Same Girl

Greneledone boreopacifica....Are you my daddy?  Image from wikimedia commons

Greneledone boreopacifica....Are you my daddy? Image from wikimedia commons

Yo Ush, What up Kels
Wanna introduce you to this girl, think I really love this girl, Yeah?
Man she so fine, Straight up dawg?
She stand about 5’4” coke cola red bone, Damn
She drives a black Durango license plate say “Angel” tattoo on her ankle, Plus she’s making pay so she got a crib on Peachtree right on 17th street, And I call her “TT”
Wait a minute hold on dawg do she got a kid? Yep
…. she love some waffle house? Yep
Do she got a beauty mark on her left side of her mouth? Man?
Went to Georgia Tech? Yep
Works for TBS?
Man, I can’t believe this chick… damn… mm
Tell me whats wrong dawg, what the hell you damning about, I’m your homie so just say what’s on your mind
Man I didn’t know that you were talking about her
So man you’re telling me you know her?
Do I know her? like a pastor knows his word

We messing with the same girl same girl same girl
How could the love of my life, and my potential wife be the
Same girl, same girl, same girl
Man I can’t believe that we’ve been messing with the
Same girl, same girl, same girl
Thought she someone that I can trust
but she’s been doubling up with us
U K, man we’ve been messing with the same girl

New work by Voight and Feldheim finds evidence of multiple paternity in deep-sea octopods.  The authors conduct a genetic analysis of 12 offspring in a single clutch.  Who’s the baby’s daddy?  In Graneledone boreopacifica the father could be one of two sires. The microsatellites don’t lie! But two sires of the same clutch of young is no record holder.  In another cephalopods, the young were traced back to 5 daddies.

So how did this all happen? The male places his modified third arm, the hectocotylus, into an internal penis to acquire a sperm packet. He then presents the hectocotylus to the female and inserts it into her mantle cavity.  The sperm packet itself is extremely hydrophyilic.  When exposed to seawater, the sperm packet takes on water, evaginates, and releases a sperm bladder into the female.  This sperm bladder must then detonate burst further into the female’s reproductive system.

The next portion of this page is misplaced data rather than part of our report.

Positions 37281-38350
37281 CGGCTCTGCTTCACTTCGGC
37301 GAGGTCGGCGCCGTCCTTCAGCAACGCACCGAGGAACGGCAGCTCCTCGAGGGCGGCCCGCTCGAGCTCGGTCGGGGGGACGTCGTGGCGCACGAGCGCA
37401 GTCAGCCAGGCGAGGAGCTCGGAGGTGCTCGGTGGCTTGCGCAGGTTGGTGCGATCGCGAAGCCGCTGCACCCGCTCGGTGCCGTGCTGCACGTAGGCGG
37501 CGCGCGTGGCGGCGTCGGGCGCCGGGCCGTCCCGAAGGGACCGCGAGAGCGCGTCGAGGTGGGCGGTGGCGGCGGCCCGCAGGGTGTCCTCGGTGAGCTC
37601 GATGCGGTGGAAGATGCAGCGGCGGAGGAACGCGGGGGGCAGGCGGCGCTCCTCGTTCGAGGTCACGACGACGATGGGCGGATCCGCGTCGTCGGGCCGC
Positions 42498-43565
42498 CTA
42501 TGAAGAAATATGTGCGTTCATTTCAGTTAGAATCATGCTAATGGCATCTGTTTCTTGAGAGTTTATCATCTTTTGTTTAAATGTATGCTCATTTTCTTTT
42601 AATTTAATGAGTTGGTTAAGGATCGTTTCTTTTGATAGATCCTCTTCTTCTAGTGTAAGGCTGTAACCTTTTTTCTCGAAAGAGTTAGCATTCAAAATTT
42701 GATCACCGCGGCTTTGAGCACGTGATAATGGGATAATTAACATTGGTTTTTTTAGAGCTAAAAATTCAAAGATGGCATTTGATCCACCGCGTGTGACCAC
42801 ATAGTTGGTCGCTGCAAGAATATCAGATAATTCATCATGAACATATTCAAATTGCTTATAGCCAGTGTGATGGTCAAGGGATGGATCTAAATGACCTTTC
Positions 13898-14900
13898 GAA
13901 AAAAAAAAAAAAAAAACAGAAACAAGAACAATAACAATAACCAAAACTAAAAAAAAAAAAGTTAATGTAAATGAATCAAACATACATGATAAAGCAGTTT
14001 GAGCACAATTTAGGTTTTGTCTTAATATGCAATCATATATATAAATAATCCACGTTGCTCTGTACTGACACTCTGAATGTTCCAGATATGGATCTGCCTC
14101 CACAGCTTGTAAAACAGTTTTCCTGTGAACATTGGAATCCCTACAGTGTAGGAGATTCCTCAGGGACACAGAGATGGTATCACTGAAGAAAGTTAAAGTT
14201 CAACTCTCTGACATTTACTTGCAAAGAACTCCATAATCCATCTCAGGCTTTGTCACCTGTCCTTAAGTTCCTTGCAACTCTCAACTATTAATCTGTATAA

So why so many daddies?  Females that use sperm  may have an advantage.  The specifics of that advantage are a source for much conjecture.  1) Females get to replenish sperm supplies for later storage in a environment where mates may be scarce. 2) Females receive something other than sperm from males, like nutrients. 3) Females increase their likelihood of mating with a high quality male 4) Females are bet hedging against sterility of previous males.  5) Sperm competition allows the best sperm/male to win producing fitter young 6) Females increase the genetic variability in their offspring.

Voight, J., & Feldheim, K. (2009). Microsatellite inheritance and multiple paternity in the deep-sea octopus (Mollusca: Cephalopoda) Invertebrate Biology, 128 (1), 26-30 DOI: 10.1111/j.1744-7410.2008.00152.x

Dr. M (1729 Posts)

Craig McClain is the Assistant Director of Science for the National Evolutionary Synthesis Center, a National Science Foundation supported initiative. He has conducted deep-sea research for 20 years and published over 50 papers in the area. He has participated in and led dozens of oceanographic expeditions taken him to the Antarctic and the most remote regions of the Pacific and Atlantic. Craig’s research focuses on how energy drives the biology of marine invertebrates from individuals to ecosystems, specifically, seeking to uncover how organisms are adapted to different levels of carbon availability, i.e. food, and how this determines the kinds and number of species in different parts of the oceans. Craig’s research has been featured on National Public Radio, Discovery Channel, Fox News, National Geographic and ABC News. In addition to his scientific research, Craig also advocates the need for scientists to connect with the public and is the founder and chief editor of the acclaimed Deep-Sea News (, a popular ocean-themed blog that has won numerous awards. His writing has been featured in Cosmos, Science Illustrated, American Scientist, Wired, Mental Floss, and the Open Lab: The Best Science Writing on the Web. His forthcoming book, Science of the South (, connects cultural icons of South such as pecan pie with the science behind them.

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